Paul Sweeney, who won back Glasgow North East from the Nationalists at June’s snap election, said voters responded better to a “positive socialist message” than regular attacks on Nicola Sturgeon’s party.
The MP spoke to The Scotsman ahead of Jeremy Corbyn’s visit to Glasgow today, where the Labour leader will meet with Kezia Dugdale at a social housing construction site before addressing a 500-strong rally of young activists at the Drygate brewery in the city’s east end.
Sweeney said the party needed a message that would transcend the Yes/No constitutional divide in Scottish politics if it was going to win more seats north of the border.
“In Glasgow, you are talking about constituencies that voted majority Yes, but in Edinburgh voted majority No,” he said. “A positive socialist message is cutting through both camps.
“That certainly worked in my constituency. We recognised the best way of defeating the SNP was by ignoring them.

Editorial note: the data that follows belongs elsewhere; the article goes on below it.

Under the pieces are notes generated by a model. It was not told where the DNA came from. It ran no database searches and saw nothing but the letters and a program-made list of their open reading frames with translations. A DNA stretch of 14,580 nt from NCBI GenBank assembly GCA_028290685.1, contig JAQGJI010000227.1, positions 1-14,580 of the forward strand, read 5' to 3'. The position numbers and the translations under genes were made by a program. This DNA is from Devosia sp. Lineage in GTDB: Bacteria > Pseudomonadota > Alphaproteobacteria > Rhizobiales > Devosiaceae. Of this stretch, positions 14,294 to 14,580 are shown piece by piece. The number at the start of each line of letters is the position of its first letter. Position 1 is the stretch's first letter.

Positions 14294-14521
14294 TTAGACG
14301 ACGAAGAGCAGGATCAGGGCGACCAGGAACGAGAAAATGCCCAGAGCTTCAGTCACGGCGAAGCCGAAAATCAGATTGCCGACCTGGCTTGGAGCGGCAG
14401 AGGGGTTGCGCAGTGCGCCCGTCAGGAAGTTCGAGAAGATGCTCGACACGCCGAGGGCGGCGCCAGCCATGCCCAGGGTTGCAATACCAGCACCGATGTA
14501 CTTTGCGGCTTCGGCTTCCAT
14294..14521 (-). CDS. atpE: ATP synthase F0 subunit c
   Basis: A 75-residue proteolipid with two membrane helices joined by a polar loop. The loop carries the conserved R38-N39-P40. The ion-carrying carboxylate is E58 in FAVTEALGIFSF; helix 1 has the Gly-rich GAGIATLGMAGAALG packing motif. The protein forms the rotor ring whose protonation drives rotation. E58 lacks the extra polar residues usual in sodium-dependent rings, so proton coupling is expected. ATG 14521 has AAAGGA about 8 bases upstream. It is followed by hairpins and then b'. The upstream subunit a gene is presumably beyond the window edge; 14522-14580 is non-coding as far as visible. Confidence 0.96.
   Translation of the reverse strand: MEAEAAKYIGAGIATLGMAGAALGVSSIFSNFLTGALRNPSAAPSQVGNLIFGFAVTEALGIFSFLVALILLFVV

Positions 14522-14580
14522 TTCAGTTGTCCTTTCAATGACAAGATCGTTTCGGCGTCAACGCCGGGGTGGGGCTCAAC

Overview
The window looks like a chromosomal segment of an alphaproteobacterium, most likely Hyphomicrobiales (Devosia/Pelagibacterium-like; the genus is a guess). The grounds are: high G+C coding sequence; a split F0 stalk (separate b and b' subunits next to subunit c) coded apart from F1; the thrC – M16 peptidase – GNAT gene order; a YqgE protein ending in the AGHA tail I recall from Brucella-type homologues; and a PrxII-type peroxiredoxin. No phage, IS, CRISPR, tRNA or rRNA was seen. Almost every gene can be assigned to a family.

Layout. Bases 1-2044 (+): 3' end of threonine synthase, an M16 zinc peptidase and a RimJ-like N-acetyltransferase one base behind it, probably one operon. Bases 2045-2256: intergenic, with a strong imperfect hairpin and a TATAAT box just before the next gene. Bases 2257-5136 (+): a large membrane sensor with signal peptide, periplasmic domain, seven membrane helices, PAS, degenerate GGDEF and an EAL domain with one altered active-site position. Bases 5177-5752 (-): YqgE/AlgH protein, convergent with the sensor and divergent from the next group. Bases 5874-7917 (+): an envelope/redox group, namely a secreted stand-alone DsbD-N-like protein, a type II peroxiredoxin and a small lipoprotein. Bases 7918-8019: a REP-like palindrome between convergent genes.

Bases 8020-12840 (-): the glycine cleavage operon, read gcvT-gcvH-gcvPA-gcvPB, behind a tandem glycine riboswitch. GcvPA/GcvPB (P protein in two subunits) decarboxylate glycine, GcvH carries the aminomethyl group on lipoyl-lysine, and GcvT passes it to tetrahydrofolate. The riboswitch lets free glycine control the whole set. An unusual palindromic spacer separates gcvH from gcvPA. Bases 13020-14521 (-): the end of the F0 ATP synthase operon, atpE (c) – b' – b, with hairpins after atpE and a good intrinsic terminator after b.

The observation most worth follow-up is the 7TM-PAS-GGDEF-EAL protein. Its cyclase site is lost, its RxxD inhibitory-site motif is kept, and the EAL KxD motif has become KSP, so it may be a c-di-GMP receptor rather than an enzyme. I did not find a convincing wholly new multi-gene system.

“The emphasis needs to be more about our positive vision for the country. We shouldn’t be so hung up about our opponents.”
Corbyn is expected to promise a pay rise for more than 60,000 Glaswegians by introducing a “real living wage” of £10 an hour by 2020.
He will also use his speech to pay tribute to Glasgow’s historic ties with the wider labour movement and pledge to win back more seats on Clydeside.
Labour were less than 100 votes behind the SNP in two seats in the city and less than 1000 votes behind in a further six Scottish seats.
Sweeney believes that if June’s election campaign had lasted a week longer the party could have made further gains.
“I feel the party is still on an upward trajectory in the city,” he added. “If the campaign in Glasgow has lasted just 24 hours longer we could have picked up another three seats.”